We were able to see that there were actually mountains in the distance only very early on the last morning we were in Jakarta.
View from the hotel room.
All of the hotels, malls, etc. have security guards in front. They will open the trunk and stick a mirror underneath the vehicle to ensure it’s not loaded with explosives. You also had to open your bag or purse, and walk through metal detectors, whenever going into a public building.
Our hotel was just a few blocks down from the Marriott that was bombed in 2003. The Australian Embassy was bombed in 2004.
The companies that I am training are always very good at being with us every moment, and their drivers will take us everywhere so there is no worry about using taxis. Don’t worry Mom – travel here really is not as dangerous as the news makes it seem.
by emily on December 15, 2007
A few of the MIB guys took us to a very local Indonesian place. They brought out about 20 different dishes of food.
These little fish were fried and crunchy. It seemed a bit strange to eat the whole thing, bones and all, but they were pretty good. I also had a papaya shake. One of the best things about the Indonesian food is the fresh fruit. I have never gotten to experience fresh papaya, mango, etc. like I have in Asia.
Perk ordered a drink that had a lot of different fruit, jelly-like stuff and various liquids in it.
I had been making fun of Perk taking photos of all of his food, but I had to do the same when I ordered a fresh strawberry shake. Just ground-up, fresh strawberries. Yum.
by emily on
Jakarta is known for its “jams” – the traffic is almost endlessly grid-locked. When you ask someone how long it takes to get somewhere, they always add the disclaimer “without a jam.”
The roof of the hotel was pretty cool. The pool went out to the edge of the roof and just disappeared into the darkness. I would have liked to check it out – it looked like you could actually just swim off the edge – but we didn’t really have time. Plus, it wasn’t a super-warm pool.
by emily on
These are older photos from my trip to Indonesia.
Ira, from MIB, took us to Bandung to see the newest Daktronics ProStar display there. It was a couple hours drive from Jakarta.
First she took up to a restaurant on the top of a hill.
It was what I imagine a rain forest to be like. Each one of the tables was in it’s own little shelter, with a low table and cushions. Very tropical. Yvonne or Perk – send me a photo of our group!
There are tons of little tiny shops everywhere, more and smaller than Shanghai. Much more run down and dirty too.
This is the new display! It is owned by Djarum, a cigarette company.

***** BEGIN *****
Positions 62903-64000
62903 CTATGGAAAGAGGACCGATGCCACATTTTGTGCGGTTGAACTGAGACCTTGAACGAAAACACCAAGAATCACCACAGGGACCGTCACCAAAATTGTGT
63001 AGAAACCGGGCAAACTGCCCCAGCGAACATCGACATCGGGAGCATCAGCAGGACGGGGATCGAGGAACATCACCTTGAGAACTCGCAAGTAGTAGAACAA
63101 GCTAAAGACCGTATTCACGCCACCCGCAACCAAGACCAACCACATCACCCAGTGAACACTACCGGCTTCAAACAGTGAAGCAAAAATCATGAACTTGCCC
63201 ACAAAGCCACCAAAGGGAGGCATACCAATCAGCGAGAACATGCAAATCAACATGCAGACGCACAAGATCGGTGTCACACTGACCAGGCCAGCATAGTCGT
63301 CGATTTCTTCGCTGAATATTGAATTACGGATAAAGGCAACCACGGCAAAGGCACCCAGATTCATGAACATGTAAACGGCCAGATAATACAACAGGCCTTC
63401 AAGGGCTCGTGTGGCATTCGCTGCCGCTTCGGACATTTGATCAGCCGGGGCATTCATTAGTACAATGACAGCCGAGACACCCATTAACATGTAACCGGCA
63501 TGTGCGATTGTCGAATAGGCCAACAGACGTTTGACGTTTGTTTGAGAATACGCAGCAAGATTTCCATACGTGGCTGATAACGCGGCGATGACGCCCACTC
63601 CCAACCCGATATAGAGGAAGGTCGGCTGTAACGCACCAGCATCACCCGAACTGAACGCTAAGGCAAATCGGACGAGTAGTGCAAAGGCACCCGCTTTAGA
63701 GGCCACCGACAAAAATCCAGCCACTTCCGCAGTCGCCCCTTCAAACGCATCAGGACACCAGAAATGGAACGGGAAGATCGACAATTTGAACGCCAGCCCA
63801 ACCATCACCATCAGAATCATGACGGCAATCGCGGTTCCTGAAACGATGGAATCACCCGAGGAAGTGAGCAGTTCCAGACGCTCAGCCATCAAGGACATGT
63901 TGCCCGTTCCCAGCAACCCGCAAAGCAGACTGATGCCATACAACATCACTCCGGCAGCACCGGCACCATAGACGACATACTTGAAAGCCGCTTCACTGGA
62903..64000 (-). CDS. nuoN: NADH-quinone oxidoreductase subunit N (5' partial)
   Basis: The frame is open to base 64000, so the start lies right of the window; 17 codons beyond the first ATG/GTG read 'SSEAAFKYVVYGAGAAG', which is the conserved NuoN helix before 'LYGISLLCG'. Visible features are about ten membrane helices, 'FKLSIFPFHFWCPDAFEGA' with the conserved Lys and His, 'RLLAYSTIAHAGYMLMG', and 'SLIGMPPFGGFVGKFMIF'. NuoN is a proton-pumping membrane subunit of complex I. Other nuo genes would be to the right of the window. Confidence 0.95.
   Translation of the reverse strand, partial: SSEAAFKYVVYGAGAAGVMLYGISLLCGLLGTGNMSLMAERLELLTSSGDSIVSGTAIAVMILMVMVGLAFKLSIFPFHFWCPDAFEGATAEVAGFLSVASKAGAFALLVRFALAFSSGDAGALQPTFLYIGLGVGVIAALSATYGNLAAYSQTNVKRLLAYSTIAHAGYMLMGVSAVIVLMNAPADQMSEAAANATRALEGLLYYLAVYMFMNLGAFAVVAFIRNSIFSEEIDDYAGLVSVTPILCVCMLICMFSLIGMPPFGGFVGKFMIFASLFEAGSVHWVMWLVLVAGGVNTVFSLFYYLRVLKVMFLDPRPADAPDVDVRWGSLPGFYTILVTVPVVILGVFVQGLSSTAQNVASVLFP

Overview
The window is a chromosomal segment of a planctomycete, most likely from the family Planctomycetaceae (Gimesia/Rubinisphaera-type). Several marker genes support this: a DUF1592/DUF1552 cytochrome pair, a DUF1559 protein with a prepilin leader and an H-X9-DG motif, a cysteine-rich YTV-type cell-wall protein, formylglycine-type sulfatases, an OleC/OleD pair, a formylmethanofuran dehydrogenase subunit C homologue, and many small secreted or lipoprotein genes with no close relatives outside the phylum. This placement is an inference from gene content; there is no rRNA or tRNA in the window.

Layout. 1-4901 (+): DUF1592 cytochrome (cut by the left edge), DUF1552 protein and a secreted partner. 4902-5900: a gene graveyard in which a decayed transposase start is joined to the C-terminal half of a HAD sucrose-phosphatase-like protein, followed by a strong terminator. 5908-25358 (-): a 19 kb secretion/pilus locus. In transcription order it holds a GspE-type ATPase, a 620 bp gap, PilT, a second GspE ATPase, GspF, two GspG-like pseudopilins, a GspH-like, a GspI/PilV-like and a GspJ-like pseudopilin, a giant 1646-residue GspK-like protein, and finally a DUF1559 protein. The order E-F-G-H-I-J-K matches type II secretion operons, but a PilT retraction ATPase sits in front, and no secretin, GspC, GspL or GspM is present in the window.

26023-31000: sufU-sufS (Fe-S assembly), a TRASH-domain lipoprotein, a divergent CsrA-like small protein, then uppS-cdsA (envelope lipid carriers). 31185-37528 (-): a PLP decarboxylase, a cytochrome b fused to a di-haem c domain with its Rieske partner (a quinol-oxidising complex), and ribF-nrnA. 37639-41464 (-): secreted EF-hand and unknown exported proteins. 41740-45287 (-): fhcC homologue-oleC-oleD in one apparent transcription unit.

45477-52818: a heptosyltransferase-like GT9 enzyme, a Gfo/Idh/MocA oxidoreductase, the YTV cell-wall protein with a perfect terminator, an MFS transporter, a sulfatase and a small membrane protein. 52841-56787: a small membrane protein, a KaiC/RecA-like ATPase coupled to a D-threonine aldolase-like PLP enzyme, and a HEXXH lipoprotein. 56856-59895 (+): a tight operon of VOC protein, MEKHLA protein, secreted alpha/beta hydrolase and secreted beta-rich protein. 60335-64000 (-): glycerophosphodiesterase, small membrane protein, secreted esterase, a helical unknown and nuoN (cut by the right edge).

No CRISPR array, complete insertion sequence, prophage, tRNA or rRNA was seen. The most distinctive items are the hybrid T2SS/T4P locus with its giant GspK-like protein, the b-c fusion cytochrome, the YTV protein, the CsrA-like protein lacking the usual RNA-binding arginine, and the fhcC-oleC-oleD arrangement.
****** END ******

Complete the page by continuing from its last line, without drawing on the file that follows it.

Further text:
by emily on November 18, 2007
We had the honor of being invited to Ira’s house for supper. It was amazing. Many buildings seemed to be a blend of outside and inside, as was hers. For example, one bathroom I was in had an open roof over part of it, with palm trees growing up out of the bathroom floor through it. Most of the buildings had doors wide open, so it seemed as if they had fewer walls.
Ira’s house was built around their pool on three sides. It was very, very open. It just feels like you are outside the whole time.
Her husband is an architect, so every detail of their house was well thought out. See the slates next to the window? Those are permanently there – they don’t close like shutters or move. They are all open to the elements, no screens or anything. Bugs, rain, whatever can come in, but he didn’t want to take away from the design element by enclosing them. It is hard for me to get my head around ever being able to have anything so open (I’m thinking blizzards, dust blowing, billions of mosquitoes, thunderstorms, etc.) but it works for them. How awesome to live in a climate like that! If water comes in, the ayis clean it up. No big deal.
The front entrance, with outdoor patio ahead, the guest room just inside to the right and the pool to the left.
by emily on
On Monday, Yvonne and I flew to Jakarta, Indonesia to give digital content creation and management training. Perk and Victor from LEDtronics were also there. The local company is called MIB.
Ira, from MIB, like the training the first morning so much that she called a guy who works at this billboard magazine called B&B.
This photographer (who was also the editor-in-chief) actually took about a million photos of me for this magazine. He told me they would put me on the cover, but I’m not sure if he was joking or not. In one issue, they had a 4 page spread of a new LED billboard in Bandung (which happens to be a Dak ProStar.) 4 pages is a little excessive….. it wasn’t a very large or unique display. On Thursday, two journalists interviewed me.
Perk and I during V1500 training.
Gabriel (photographer) took 181 photos the first day, and 86 during the interview. I think that is a little excessive!!!
Gabriel gave me all of the photos too. I don’t have so many of me on the blog so I thought I would post a few.
by emily on November 3, 2007